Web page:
In some cases, NetJets Europe might find it useful to fly under private rules. For example, duty-time rules are less strict for private operations. Those who oppose the IWG-BAO report’s recommendations essentially alleged that NetJets would cheat under the en- visioned new regime, using private rules for commercial flights.
Two EBAA members have made another serious accusation against NetJets. They suggested to AIN that NetJets Europe operates illegally, alleging that NTA is a U.S.-owned company and that European rules call for any AOC holder in a member state to be owned in majority by Europeans.
According to Hipolito Pires, an EBAA governor and the CEO of Portugal-based charter operator Heliavia, in 2002 the nation’s association of air carriers, Aportar, filed such an allegation with the Portuguese civil aviation authorities (INAC). The group never received a response, but an INAC spokeswoman told AIN that she could find no record of this correspondence.
Surprisingly, no formal complaint was made to the European Commission. However, NetJets opponents told AIN that the next EBAA board meeting will give the fractional operator the opportunity to answer their questions. Opponents said they are ready to complain formally if they are not satisfied with the answers.
According to Marcus, NTA is owned in majority by Europeans. The rest of the shares–less than 50 percent–belong to NetJets.
A statement on the NetJets Web site seems to substantiate the accusation about the legal status of NetJets Europe. There, NTA is described as “a wholly owned subsidiary of NetJets.” Marcus’s response to this was that the statement is “probably a marketing statement” and that it should be corrected.
Gilles Gantelet, a deputy to the head of the air transport regulation unit at the European Commission, confirmed that the holder of an AOC should be owned in majority by Europeans or European-owned companies. In addition, as majority shareholders, they must have the casting vote in any decision.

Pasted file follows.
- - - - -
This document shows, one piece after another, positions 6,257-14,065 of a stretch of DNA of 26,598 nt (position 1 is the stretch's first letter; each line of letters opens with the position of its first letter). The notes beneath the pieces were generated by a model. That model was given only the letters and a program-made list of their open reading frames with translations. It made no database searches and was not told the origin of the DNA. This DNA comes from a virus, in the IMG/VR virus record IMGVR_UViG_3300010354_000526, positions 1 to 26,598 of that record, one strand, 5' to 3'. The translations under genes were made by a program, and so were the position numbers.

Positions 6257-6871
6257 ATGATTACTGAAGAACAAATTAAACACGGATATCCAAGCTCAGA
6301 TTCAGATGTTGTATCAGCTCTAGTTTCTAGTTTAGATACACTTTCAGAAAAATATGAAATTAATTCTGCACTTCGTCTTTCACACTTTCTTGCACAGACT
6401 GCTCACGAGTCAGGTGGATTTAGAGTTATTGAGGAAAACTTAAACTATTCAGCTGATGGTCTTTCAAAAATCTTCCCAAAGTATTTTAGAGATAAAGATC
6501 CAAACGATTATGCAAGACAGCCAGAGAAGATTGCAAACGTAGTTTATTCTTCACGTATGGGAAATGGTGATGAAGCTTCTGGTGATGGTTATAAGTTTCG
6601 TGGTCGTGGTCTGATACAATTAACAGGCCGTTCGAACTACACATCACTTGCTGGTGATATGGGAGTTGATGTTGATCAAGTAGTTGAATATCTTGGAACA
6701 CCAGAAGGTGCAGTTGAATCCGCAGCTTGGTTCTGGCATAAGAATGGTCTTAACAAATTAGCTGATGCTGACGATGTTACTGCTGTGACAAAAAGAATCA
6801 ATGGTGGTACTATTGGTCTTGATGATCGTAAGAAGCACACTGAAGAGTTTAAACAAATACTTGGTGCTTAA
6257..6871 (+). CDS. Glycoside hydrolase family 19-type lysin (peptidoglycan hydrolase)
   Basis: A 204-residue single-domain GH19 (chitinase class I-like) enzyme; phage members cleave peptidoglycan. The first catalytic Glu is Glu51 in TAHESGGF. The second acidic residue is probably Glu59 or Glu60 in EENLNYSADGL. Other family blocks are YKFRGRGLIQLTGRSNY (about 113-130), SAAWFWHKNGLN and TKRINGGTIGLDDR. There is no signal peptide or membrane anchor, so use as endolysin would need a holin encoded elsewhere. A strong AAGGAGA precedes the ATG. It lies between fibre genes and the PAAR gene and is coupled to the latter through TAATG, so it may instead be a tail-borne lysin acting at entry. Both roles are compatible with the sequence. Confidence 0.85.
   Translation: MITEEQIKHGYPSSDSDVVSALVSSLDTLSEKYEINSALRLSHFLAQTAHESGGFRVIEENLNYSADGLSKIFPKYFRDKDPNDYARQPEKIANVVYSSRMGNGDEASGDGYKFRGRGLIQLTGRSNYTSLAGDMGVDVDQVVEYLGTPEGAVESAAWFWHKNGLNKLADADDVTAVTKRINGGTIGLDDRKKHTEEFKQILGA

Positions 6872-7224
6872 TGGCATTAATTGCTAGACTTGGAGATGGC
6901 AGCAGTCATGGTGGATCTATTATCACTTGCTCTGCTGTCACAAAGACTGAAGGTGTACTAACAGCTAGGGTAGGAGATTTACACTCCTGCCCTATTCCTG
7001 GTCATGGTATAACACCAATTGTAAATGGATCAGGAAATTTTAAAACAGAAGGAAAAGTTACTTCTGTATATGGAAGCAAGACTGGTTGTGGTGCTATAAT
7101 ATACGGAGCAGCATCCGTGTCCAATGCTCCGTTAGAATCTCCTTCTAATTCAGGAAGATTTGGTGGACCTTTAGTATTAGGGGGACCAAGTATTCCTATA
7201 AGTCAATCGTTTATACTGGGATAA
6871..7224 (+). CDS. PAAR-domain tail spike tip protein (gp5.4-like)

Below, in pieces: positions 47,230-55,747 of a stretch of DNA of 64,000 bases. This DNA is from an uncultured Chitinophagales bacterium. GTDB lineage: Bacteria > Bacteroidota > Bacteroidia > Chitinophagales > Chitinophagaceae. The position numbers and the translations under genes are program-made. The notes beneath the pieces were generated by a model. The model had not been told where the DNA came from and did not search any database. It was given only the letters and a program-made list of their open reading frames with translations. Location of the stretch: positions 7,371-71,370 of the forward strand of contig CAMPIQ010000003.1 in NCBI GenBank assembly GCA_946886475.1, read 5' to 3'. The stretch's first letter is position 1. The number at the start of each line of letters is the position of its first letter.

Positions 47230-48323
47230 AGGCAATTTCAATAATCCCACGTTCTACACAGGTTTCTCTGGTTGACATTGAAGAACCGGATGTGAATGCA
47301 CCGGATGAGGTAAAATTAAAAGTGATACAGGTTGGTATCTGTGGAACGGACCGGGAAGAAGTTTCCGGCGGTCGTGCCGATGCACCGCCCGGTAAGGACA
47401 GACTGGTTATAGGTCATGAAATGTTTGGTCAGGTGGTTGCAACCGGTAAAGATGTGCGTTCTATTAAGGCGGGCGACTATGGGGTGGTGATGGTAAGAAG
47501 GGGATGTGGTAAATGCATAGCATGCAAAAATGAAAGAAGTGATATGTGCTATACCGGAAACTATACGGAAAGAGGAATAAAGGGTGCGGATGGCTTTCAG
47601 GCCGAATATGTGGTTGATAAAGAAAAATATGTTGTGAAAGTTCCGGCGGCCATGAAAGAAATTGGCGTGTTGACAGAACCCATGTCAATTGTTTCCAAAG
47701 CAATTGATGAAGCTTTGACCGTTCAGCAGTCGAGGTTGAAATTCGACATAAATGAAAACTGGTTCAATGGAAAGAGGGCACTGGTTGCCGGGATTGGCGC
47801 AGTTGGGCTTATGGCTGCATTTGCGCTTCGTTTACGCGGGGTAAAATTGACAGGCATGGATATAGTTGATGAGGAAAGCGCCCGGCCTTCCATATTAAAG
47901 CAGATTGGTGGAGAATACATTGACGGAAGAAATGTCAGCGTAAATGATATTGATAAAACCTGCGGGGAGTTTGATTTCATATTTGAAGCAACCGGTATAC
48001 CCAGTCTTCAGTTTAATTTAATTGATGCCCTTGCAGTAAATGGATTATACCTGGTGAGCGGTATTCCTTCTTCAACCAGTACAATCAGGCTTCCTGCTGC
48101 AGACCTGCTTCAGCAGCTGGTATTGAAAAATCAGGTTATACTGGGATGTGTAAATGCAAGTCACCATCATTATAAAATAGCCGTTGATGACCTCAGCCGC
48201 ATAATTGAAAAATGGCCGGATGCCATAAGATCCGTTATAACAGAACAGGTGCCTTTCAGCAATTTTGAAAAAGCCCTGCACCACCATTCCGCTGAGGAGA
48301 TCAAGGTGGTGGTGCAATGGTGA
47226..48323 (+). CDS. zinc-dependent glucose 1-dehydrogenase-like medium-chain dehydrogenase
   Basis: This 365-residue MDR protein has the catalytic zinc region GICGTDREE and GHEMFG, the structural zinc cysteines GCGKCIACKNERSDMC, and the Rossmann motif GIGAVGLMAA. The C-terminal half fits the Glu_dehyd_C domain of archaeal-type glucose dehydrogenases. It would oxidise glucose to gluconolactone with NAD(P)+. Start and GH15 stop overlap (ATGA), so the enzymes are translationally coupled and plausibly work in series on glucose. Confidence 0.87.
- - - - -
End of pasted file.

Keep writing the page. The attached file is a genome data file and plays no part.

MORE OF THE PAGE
NetJets’ Dominance Backlash
In further evidence of the resentment of NetJets, another EBAA governor alleged that NetJets lobbied to have EBAA France’s former president, Olivier de l’Estoile, forced out of office last October. “Strangely enough, he resigned just before the crucial vote, where we expected him to vote against the IWG-BAO’s report,” the governor told AIN.
Others close to EBAA have said that de l’Estoile was forced to resign after it became apparent that the Brussels-based group’s articles of association prevent any employee of a manufacturer from having a seat on the board. But de l’Estoile, a Dassault executive, maintains that he resigned for “personal reasons.”
The apparent fury inside EBAA contrasts with the calm at both the European Civil Aviation Conference and the European Commission. Glenn Cronin, chairman of the ECAC’s Task Force on fractional ownership, told AIN that the IWG-BAO report “gathers interesting ideas on how business aviation could develop.”
The IWG-BAO was created just after the task force in 2004. Since then, ECAC has even suggested that FAR Part 91K U.S. operators should be exempt from the need to obtain an AOC to fly into Europe, at least until European rules are formulated.
Daniel Calleja Crespo, director of air transport for the European Commission, deemed the report “very interesting” and “useful” but insisted that the EC is not in a hurry. Further consultation will be conducted, with an economic analysis and impact study.